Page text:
The Prime Minister

No, Sir, I do not accept that interpretation. The constitutional matters with which my right hon. Friend was concerned related to the authority of the House. I think it is the common view of all hon. Members that the House should retain the maximum authority in all matters affecting the welfare of our people.

Mr. Wyn Roberts

What do the Government propose to do about our trade deficit with the EEC? Is not the Prime Minister aware that the deficit is being, and will be, used by the Secretary of State for Trade, among others, as a rather facile argument for withdrawal?

The Prime Minister

Figures of this magnitude cannot be regarded as in any sense facile. It was generally recognised by both sides of the House that for a few years there would be an adverse deficit. That was never in question. If Britain was in the EEC on the right terms it was generally recognised that it would take time for our exports to be geared up to the challenge we faced. What has happened so far is extremely disappointing. This is a matter for export policy and the efforts of exporters. So far, some of the more extreme hopes both in relation to exports and in relation to massive investment to make exports possible—for which the Leader of the Opposition called in Guildhall in 1970—have not been realised, but if the terms are right the whole Honse will hope that they are realised.

Mr. Gwilym Roberts

Does my right hon. Friend accept, however, that a critical factor shaping any of the recommendations which he or the Cabinet might make on the Common Market must be the decisions which are arrived at at the special Labour Party conference called on this matter?

The Prime Minister

Yes, Sir, of course. I answered a question about that from, I think, my hon. Friend the Member for Warley, East (Mr. Faulds)—

Mr. Faulds

Yes, Sir.

The Prime Minister

—on 19th December last.

Mr. Heath

The Prime Minister emphasised that the Foreign Secretary speaks for the whole Government and acknowledged that the Secretary of State for Industry speaks for himself. Will he confirm that the whole Government will be bound by the recommendation which the Government make?

Secondly, will the right hon. Gentleman accept that a debate on legislation for the referendum is not a debate on whatever may be the result of the so-called renegotiation, and that the House will insist on having a full debate, on which it takes its own decision, before the referendum is put to the country? In 1972 no one was more enthusiastic for a debate than was the present Prime Minister, and we had a six-day debate. He was also enthusiastic that there should not be a referendum.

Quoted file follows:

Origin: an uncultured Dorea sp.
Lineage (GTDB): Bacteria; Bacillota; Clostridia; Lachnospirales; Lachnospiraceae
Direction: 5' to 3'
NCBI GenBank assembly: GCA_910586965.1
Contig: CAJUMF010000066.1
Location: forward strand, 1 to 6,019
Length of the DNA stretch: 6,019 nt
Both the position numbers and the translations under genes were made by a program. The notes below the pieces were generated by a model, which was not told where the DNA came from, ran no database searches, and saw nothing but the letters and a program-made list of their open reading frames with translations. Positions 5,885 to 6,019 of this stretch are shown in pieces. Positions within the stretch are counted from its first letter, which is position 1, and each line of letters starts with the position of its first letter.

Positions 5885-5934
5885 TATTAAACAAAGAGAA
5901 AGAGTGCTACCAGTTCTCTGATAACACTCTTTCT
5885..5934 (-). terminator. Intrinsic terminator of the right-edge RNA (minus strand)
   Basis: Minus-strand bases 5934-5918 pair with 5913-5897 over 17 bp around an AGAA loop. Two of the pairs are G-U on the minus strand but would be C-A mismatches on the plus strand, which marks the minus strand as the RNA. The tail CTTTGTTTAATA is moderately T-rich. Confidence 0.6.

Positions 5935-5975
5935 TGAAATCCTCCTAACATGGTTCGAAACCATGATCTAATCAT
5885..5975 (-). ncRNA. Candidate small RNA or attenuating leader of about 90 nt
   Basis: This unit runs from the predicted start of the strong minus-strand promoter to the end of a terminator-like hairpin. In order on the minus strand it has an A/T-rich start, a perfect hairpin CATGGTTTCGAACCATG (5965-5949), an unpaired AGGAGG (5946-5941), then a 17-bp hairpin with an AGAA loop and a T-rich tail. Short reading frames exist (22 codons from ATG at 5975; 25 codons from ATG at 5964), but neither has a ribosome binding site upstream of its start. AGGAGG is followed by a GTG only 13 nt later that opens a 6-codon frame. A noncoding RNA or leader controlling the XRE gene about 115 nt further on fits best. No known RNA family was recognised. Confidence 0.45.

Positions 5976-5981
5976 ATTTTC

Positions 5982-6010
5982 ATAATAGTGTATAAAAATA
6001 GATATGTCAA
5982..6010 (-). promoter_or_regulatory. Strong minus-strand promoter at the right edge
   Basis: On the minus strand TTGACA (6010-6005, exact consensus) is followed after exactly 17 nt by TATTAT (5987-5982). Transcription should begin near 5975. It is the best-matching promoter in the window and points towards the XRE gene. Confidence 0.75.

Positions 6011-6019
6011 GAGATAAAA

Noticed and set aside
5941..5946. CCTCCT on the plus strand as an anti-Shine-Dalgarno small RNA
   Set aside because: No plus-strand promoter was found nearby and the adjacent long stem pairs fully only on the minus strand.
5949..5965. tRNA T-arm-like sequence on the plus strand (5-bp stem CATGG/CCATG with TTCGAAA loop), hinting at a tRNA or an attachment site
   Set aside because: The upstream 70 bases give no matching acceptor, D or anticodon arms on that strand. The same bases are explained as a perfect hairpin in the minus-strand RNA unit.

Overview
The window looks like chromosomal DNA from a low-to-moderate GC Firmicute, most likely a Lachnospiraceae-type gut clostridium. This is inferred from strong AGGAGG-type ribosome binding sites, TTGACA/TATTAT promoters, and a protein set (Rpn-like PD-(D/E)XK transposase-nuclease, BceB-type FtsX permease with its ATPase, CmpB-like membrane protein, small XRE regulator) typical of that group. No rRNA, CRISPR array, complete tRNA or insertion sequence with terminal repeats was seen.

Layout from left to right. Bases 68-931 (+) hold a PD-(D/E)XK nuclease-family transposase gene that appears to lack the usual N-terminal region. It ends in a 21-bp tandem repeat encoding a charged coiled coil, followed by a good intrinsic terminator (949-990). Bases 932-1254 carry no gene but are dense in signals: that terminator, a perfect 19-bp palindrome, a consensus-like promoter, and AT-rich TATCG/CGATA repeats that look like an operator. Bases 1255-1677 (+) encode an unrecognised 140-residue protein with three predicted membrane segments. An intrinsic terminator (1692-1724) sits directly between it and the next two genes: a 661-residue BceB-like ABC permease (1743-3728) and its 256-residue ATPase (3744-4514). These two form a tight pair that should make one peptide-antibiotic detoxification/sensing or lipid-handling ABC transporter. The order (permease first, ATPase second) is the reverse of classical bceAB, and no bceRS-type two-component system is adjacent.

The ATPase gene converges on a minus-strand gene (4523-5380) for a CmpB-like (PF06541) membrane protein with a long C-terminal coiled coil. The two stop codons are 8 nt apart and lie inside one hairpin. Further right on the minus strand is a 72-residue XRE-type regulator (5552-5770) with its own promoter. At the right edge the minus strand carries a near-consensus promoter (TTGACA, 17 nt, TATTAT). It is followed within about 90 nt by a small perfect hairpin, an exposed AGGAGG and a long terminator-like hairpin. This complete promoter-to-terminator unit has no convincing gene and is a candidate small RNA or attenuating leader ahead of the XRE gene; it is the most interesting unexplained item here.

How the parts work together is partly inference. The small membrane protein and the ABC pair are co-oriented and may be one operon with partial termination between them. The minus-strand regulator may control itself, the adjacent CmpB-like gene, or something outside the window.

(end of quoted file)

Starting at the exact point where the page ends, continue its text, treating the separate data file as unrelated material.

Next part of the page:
Thirdly, on the timing of the referendum, an important part of any legislation must undoubtedly be the form of the question which is put to the electorate. How can that be settled until the Prime Minister has reported to the House the result of the so-called renegotiation?

The Prime Minister

In reply to his first supplementary question, perhaps the right hon. Gentleman will allow me to wish him a Happy New Year before I answer his further questions.

What the right hon. Gentleman said in the main part of his supplementary question is perfectly fair. We shall certainly be prepared to have discussions through the usual channels about the form of the debate on the merits of the case as opposed to legislation. That is absolutely right. As we are committed to seeking, and are now proposing to seek, the full-hearted consent of the British people—on which the right hon. Gentleman once made a pledge—it is important that Parliament's lead in this matter should also be fully debated.

The right hon. Gentleman began by referring to my right hon. Friend's letter and by suggesting that I said he was speaking only for himself. I did not say that. My right hon. Friend, as part of the general debate, was dealing with an important question to which I am sure the whole House attaches importance. He was not dealing with the terms which will result from renegotiation. That is a matter which is set out in our manifesto, and it is on that basis that we are negotiating.

On the right hon. Gentleman's last point, which is again of great importance, I agree that the form of the question must be absolutely clear. That will be within the control of Parliament. The right hon. Gentleman sponsored legislation for Northern Ireland in which the House was asked to approve the actual terms of the question which was included in the schedule to the Bill. That must be the situation in any legislation we bring before the House. My own answer to this must be perrfectly clear. [Interruption.] If anyone thinks it is not, let him get up and say so when I sit down. The form of ballot paper which we envisage would be a clear answer to the question "In?" or "Out?" answered by "Yes" or "No".